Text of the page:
Toshiba Camileo S20: Feature-Packed, but Controls Are Finicky
By Tim Moynihan
At a Glance
Time-lapse mode, white balance presets, fun extras
LED lamp for low-light shooting
Very slim and light
Menu navigation and zoom can be frustrating
No built-in USB connector
Plastic, cheap-feeling build
For sheer bang for the buck, look no further than the fun-filled, 1080p-shooting Toshiba Camileo S20. It’s unsurpassed in features, but we’ve seen better usability and build quality.
It may be thin and light–even for a pocket camcorder–but the ultraslim Toshiba Camileo S20 ($180 as of 5/7/2010) packs more features into its frame than any high-definition pocket camcorder we’ve tested to date.
Along with 1080p high-definition video, digital stabilization, and a macro/landscape toggle switch–all of which we’ve seen in models such as the Kodak Zi8–the Camileo S20 has a handful of pocket-camcorder firsts, including an LED light for shooting in the dark, a time-lapse mode that lets you select between three preset intervals, four white-balance presets, and a slow-motion mode that helps you take (very grainy) footage of fast action. It shoots AVI files in 1080p or 720p at 30 frames per second, recording the video footage to a user-supplied SD or SDHC card.
Instead of the candy-bar design employed by the vast majority of pocket camcorders, the Camileo S20 shoots in a pistol-grip style, thanks to a flip-out, swiveling 3-inch LCD screen; it’s a Sony Bloggie MHS-CM5 on a no-carb diet. The adjustable screen is great for composing odd-angle shots (filming over a crowd or taking self-portraits, for example), but it’s not the sharpest screen we’ve seen, and it looks a bit dull in direct sunlight. That said, it’s big and adjustable enough to get the job done as a viewfinder.
With all the normal settings in 1080p (30 fps) mode, the Toshiba Camileo S20 served up sharp, smooth, but slightly muted video when compared to similar pocket camcorders. Video quality didn’t look bad at all, but colors aren’t as vivid as they are in footage shot with the Sony Bloggie MHS-CM5 or the top-rated Creative Vado HD. (For the highest-quality footage, select “1080p” from the drop-down menu that will appear in the lower right corner of the embedded video player when it starts.)
Toshiba Camileo S20: Wide-Angle Video Quality Test
Sony Bloggie MHS-CM5: Wide-Angle Video Quality Test
Creative Vado HD (3rd Generation): Wide-Angle Video Quality Test
In low light (without the LED lamp on), the Camileo S20 brightened up the scene enough to show what was going on, but footage took on a tan, slightly muddy quality. Motion looked smooth, but color accuracy and white balance were lacking compared with our low-light champs, the second-generation Flip MinoHD and the third-generation Creative Vado HD.
Toshiba Camileo S20: Low-Light Test (Without LED Lamp)
Flip MinoHD: Low-Light Test
Creative Vado HD: Low-Light Test
The Toshiba Camileo S20 also has two more low-light shooting aids: its front-facing LED lamp, and a ISO-boosting shooting mode. Here’s how the camcorder’s low-light shooting looks in both of those circumstances: better, but with more visible graininess, especially in the high-ISO mode.
Toshiba Camileo S20: Low-Light Test With LED Lamp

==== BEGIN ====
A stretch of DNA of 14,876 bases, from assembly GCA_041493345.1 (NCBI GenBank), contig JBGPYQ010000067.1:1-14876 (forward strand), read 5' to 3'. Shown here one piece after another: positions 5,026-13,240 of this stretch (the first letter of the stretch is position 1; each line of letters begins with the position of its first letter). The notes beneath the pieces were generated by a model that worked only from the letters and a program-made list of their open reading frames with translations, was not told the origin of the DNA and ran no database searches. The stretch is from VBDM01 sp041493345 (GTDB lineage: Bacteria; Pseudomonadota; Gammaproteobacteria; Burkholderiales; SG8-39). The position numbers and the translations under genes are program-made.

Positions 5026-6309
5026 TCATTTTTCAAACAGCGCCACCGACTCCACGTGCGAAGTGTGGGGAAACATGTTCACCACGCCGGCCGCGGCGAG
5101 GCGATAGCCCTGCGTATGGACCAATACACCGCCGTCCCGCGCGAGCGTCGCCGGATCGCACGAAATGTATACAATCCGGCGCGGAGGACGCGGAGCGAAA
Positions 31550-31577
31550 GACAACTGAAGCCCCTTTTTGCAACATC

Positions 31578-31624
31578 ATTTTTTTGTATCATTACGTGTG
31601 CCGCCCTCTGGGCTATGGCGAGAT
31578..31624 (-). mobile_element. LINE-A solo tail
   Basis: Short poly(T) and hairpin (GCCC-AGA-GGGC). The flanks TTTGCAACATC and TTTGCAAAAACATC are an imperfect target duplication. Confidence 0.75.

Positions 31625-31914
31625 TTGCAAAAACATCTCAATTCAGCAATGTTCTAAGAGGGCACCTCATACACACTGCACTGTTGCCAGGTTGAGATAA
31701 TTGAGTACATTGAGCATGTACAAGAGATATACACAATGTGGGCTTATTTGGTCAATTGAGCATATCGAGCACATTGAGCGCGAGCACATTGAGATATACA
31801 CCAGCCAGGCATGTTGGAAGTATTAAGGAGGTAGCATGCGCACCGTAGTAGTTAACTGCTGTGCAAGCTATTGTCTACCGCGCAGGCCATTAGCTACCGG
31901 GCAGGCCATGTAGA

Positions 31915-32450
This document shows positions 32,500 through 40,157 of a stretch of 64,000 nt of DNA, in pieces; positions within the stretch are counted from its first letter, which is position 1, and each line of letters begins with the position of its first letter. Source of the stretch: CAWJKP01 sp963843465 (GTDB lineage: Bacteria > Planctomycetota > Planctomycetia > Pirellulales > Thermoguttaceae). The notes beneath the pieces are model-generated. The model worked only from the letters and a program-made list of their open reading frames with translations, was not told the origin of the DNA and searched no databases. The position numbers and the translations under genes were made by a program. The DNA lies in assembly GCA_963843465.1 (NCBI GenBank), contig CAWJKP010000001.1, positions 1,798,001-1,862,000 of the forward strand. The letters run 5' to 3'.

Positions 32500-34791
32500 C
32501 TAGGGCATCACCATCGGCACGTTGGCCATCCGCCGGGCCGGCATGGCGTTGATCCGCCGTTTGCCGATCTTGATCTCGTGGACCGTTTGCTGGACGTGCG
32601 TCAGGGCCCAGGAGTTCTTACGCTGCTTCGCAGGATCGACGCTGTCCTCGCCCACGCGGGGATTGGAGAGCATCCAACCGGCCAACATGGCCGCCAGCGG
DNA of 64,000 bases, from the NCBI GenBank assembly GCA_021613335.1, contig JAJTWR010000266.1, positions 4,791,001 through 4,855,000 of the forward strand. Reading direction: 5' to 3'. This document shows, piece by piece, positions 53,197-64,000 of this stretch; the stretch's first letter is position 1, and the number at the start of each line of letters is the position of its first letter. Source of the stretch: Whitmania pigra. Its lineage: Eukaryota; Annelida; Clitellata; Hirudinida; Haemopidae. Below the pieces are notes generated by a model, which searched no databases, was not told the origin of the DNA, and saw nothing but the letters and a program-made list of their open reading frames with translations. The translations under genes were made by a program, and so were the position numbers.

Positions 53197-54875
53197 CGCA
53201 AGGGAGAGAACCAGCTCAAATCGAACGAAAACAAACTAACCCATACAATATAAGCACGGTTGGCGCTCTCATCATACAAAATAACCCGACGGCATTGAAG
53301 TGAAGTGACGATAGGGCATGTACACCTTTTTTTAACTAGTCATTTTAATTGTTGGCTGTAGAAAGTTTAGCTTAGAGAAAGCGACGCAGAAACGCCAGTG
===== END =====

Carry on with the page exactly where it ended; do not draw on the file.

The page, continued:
Toshiba Camileo S20: Low-Light Test With High ISO
The Camileo S20 also takes 5-megapixel photos (and, according to its on-screen menu, up to 16-megapixel photos at its maximum-resolution setting), but you’ll need a steady hand when shooting stills. I got shaky, blurry images when my hand moved slightly while taking a shot; if you use a tripod, image quality is about on a par with that from an above-average phone camera.
Despite all the fun features, the Toshiba Camileo S20 has a few notable drawbacks. For example, it has no flip-out USB connector; instead, Toshiba includes a separate cable in the box for charging your battery and offloading your clips. Also, digital image stabilization is available only in the camcorder’s 720p/30 fps mode, meaning you don’t get that option for the Camileo’s highest-resolution video setting or even in its lower-resolution, Web-friendly video modes.
It’s nice to have the macro/landscape toggle, but the macro mode doesn’t allow for extreme close-ups; the closest I was able to get to a subject and shoot a clear shot was about a foot away. And the camcorder has an all-plastic build, which definitely makes it feel a bit cheap (but also slim and light, and probably fairly durable).
When shooting with the Camileo, I found the main drawback to be its menu navigation, which is especially frustrating given the amount of goodies at your disposal. Top-level menu navigation is done with the thumb-operated zoom control, which is fairly responsive but feels cheap and plasticky. Pressing the center of the zoom control would be the most intuitive way to make on-screen selections, but instead, you sometimes have to use the two small buttons below it to dive into on-screen menus.
When you’re using the same zoom control for operating the 4X digital zoom, it’s insanely touchy. At times, I was able to slowly zoom in and out, but at other times, the zoom control jumped between zoom points or rocketed to full telephoto. As with most pocket camcorders, it’s best to refrain from using the zoom at all; only the 5X optical zoom on the Sony Bloggie MHS-CM5 stands out here.
The Toshiba Camileo S20 is definitely among the top tier of current HD pocket camcorders, thanks to the useful LED lamp, decent 1080p footage, and unique extras–all for less than $200. But a handful of usability issues, not to mention its cheap-feeling build, prevent it from landing at the top of our pocket-camcorder list.
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